As you can see, I referenced the major requirements for the job in the body of the cover letter. To keep the letter short, I didn’t mention specific accomplishments but did refer the reader to my resume for accomplishment details. It’s important to point this out to ensure the reader that I’m not simply making unsupported statements about my skills and experience.
In my closing paragraph, I both ask for an interview as well as make the point that I can add value to the organization. I finished with my phone numbers and email address so that I can be contacted easily.
I used this cover letter format to apply for a variety of positions, modifying it for each one so that the qualifications I highlighted matched the job qualifications (the same as I did for my resume). It enabled me to find a new job in under four weeks after I lost my job of over 20 years due to a company merger.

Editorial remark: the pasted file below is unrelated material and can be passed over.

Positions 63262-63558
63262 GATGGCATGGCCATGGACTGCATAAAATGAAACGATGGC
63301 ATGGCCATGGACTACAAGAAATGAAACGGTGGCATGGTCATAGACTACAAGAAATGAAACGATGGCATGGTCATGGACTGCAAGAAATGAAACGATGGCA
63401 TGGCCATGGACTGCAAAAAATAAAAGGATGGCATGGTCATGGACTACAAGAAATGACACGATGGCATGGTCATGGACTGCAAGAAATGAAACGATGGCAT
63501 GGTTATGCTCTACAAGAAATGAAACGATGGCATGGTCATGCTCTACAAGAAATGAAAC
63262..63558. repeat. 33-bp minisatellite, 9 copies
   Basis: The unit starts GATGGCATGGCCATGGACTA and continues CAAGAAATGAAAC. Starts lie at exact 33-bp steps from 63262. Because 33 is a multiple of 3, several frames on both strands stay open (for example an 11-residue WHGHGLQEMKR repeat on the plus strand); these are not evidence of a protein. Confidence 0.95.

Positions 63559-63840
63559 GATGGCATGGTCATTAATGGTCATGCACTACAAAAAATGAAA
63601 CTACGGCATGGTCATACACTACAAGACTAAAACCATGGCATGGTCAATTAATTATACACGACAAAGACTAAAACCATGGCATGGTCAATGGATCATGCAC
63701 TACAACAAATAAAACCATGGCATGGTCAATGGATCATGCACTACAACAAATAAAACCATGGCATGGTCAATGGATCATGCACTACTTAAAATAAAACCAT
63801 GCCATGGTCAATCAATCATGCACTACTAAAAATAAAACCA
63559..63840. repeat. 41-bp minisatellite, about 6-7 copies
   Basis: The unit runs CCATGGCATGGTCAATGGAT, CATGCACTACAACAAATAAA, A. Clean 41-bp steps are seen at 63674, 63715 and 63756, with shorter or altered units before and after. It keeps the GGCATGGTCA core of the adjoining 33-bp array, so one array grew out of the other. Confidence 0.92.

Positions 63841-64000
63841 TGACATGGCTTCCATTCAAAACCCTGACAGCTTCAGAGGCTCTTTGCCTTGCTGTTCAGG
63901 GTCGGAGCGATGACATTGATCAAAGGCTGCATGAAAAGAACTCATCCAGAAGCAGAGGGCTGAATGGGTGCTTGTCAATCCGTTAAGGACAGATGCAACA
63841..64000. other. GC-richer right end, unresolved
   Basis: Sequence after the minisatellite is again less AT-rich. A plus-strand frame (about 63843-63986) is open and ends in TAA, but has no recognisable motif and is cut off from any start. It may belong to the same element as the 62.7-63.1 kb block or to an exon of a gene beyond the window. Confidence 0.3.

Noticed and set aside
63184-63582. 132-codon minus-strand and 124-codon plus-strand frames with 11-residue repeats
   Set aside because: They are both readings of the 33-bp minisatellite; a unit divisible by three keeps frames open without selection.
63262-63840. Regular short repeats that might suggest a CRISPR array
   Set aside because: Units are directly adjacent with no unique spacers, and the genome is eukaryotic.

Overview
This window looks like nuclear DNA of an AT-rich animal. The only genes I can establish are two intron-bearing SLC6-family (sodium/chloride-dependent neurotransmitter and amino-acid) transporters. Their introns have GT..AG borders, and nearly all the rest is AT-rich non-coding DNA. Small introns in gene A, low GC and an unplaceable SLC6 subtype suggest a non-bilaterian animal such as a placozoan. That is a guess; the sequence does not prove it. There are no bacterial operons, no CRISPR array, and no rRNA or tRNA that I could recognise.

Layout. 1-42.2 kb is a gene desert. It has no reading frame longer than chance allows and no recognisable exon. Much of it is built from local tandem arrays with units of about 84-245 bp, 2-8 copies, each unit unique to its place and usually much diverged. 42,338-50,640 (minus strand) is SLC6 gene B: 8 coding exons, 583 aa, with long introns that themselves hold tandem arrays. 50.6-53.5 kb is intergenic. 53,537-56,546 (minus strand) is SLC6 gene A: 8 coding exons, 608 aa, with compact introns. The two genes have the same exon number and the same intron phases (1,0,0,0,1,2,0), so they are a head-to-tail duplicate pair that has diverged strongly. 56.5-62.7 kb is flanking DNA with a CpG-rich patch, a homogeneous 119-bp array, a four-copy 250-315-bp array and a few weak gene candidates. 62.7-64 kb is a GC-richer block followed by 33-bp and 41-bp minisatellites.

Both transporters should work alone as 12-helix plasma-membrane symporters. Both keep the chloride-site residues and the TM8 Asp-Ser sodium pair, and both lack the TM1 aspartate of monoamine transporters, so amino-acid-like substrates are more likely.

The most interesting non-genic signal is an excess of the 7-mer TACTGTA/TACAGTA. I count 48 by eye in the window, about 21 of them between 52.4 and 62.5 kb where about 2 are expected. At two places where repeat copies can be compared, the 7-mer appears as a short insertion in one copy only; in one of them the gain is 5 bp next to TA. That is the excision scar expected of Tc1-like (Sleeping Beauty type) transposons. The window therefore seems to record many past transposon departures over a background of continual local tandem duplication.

This letter was effective in getting me interviews with several companies: a dot com startup, a major software company (I’m sure you know the one), a major city newspaper, one of the three large cellular phone companies, and a large public sector organization. It was fairly easy to change my qualifications so that they were the ones best suited for each job.
A final, but important, point to note is that this entire explanation presumes that you are well qualified for the jobs to which you apply. If you’re using a scatter gun approach to apply to as many jobs as possible, it’s difficult to customize each cover letter and resume to uniquely match each opening. This makes it unlikely you’ll get interviews.